Raphael Sanzio – Research Paper Example
Raphael Sanzio Although he died at a young age of 38, Raphael Sanzio was capable of making a mark in fine art during High Renaissance, through his paintings and drawings (Hutton 62). Some great art icons including Michelangelo and Leonardo da Vinci can be said to belong to the same class with Raphael, as they have deservedly been labeled the traditional art trinity. It is after his death that his great rival Michelangelo got ground for fame and popularity. Were it not for his tender age death, it is argued that his work could have overshadowed that of Michelangelo.
Raphael’s work had a rare touch of skill since he was perfect both at drawing as well as painting. His scale of work is to large extent large scale, having caught the eye of the pope to make art work at the Vatican (D’Anvers 34) . His style can falls under art nouveau, a position that can be supported by the fact that he learnt from his master to perfection, sometimes exhibiting a level of art skills that his master could not reach. His great works include the Maddonas, St. George and the Dragon, the famous School of Athens, major portraits and the Transfiguration of Christ. In terms of contemporary interpretation, his works lost points due to too much perfection and excessive sweetness (Kim, 54). He overemphasized tastes at his time and clacked genuine reflections. A rare skill to present heavenly figures however could not be overlooked since later artists borrowed heavily from him. He also contributed to architectural designing (Lefaivre & Tzonis, 76).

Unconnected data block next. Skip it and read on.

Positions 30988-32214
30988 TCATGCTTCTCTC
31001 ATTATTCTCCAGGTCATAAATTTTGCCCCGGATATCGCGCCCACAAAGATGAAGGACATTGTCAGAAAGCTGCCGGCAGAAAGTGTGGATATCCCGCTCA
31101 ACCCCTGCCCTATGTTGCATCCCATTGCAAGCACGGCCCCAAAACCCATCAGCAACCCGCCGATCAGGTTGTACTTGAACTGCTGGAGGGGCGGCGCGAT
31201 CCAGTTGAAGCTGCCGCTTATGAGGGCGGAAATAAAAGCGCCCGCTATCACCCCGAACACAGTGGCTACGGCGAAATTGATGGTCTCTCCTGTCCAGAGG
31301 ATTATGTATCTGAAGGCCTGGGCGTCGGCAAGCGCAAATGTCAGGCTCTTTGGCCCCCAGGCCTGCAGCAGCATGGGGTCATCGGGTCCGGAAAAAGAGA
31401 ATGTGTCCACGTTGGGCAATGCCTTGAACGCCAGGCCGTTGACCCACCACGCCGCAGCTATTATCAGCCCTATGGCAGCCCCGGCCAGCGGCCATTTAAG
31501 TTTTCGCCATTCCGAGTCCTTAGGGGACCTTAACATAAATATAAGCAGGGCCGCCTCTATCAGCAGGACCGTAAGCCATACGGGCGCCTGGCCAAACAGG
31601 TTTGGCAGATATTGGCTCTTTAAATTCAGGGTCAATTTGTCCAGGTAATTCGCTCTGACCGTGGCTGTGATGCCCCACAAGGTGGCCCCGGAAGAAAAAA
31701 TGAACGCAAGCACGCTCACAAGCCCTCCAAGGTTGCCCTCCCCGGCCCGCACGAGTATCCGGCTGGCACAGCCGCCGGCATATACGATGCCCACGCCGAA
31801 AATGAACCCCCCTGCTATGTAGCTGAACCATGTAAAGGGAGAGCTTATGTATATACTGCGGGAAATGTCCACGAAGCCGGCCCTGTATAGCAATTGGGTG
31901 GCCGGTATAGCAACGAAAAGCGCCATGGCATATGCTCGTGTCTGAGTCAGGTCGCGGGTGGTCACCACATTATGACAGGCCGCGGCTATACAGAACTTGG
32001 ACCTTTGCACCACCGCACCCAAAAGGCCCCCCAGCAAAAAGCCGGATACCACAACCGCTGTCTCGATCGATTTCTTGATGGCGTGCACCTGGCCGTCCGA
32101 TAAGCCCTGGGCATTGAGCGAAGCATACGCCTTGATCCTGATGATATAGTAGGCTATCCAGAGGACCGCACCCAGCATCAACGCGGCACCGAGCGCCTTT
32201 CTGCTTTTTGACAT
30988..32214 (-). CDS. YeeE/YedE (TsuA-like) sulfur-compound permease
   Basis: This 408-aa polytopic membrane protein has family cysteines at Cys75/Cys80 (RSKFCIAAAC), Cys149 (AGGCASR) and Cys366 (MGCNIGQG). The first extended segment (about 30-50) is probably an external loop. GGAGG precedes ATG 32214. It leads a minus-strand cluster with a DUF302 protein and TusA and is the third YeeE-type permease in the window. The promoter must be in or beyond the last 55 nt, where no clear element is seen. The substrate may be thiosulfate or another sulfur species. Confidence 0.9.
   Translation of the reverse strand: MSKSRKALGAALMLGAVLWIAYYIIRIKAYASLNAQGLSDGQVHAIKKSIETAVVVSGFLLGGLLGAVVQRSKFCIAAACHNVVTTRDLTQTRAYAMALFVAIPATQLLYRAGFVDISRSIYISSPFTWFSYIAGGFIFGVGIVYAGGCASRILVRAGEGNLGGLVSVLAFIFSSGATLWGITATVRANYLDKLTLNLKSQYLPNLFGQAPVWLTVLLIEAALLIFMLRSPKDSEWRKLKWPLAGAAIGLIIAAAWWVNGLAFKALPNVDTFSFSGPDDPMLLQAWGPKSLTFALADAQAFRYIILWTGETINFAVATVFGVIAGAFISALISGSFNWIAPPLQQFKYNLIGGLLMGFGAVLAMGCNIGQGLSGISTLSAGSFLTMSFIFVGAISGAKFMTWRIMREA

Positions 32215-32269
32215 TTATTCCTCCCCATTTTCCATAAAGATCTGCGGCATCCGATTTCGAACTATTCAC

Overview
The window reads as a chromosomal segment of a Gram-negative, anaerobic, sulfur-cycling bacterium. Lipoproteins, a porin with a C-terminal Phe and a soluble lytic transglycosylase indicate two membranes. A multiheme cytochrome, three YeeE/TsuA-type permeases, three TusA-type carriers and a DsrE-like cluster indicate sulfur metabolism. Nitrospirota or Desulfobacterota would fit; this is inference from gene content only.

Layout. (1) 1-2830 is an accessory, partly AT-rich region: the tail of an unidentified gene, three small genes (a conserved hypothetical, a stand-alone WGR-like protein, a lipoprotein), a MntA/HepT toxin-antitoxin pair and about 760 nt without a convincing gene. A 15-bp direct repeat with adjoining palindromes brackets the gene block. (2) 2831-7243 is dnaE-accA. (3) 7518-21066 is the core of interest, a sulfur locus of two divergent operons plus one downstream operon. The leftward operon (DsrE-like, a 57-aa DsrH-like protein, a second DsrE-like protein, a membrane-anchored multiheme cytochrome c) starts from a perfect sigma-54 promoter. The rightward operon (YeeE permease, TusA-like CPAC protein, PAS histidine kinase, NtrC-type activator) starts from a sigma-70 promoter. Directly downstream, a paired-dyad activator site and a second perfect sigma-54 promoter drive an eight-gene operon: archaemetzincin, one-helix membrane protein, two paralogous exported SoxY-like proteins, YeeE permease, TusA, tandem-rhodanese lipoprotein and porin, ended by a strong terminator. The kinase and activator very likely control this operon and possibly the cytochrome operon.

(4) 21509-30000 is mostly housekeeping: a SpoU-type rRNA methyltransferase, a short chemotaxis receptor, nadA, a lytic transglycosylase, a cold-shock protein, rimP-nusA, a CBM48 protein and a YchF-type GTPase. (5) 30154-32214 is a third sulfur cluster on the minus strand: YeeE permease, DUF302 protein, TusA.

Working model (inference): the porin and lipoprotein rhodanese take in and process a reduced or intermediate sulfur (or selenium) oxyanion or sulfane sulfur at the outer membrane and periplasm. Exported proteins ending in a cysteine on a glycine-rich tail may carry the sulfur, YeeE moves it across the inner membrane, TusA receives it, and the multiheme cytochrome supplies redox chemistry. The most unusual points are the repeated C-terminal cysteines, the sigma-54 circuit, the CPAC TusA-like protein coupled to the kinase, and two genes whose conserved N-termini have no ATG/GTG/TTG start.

Personally, I rate Raphael’s works extraordinarily, partly due to his touch of originality and partly due to his rare touch of creativity. Analysts of his character however soil a better liking than this, when they report that he lustily adored women; maybe, maybe not, this was the drive behind the many Maddona pieces. Art should be used to build role models unlike in that instance. However, his lasting legacy of contribution to heavenly figures art cannot be equated to his spot in character.
Hutton Edward, The cities of Umbria, London, Read Books Inc. 2010. Print
D’Anvers N., Raphael, London, G. Bell and Sons, 1904. Print.
Lefaivre Liane & Tzonis Alexander, The emergence of modern architecture: a documentary history from 1000 to 1810, London, Routledge Publishers, 2004. Print
Kim Woods, Making renaissance art. London, Yale University Press. 2007. Print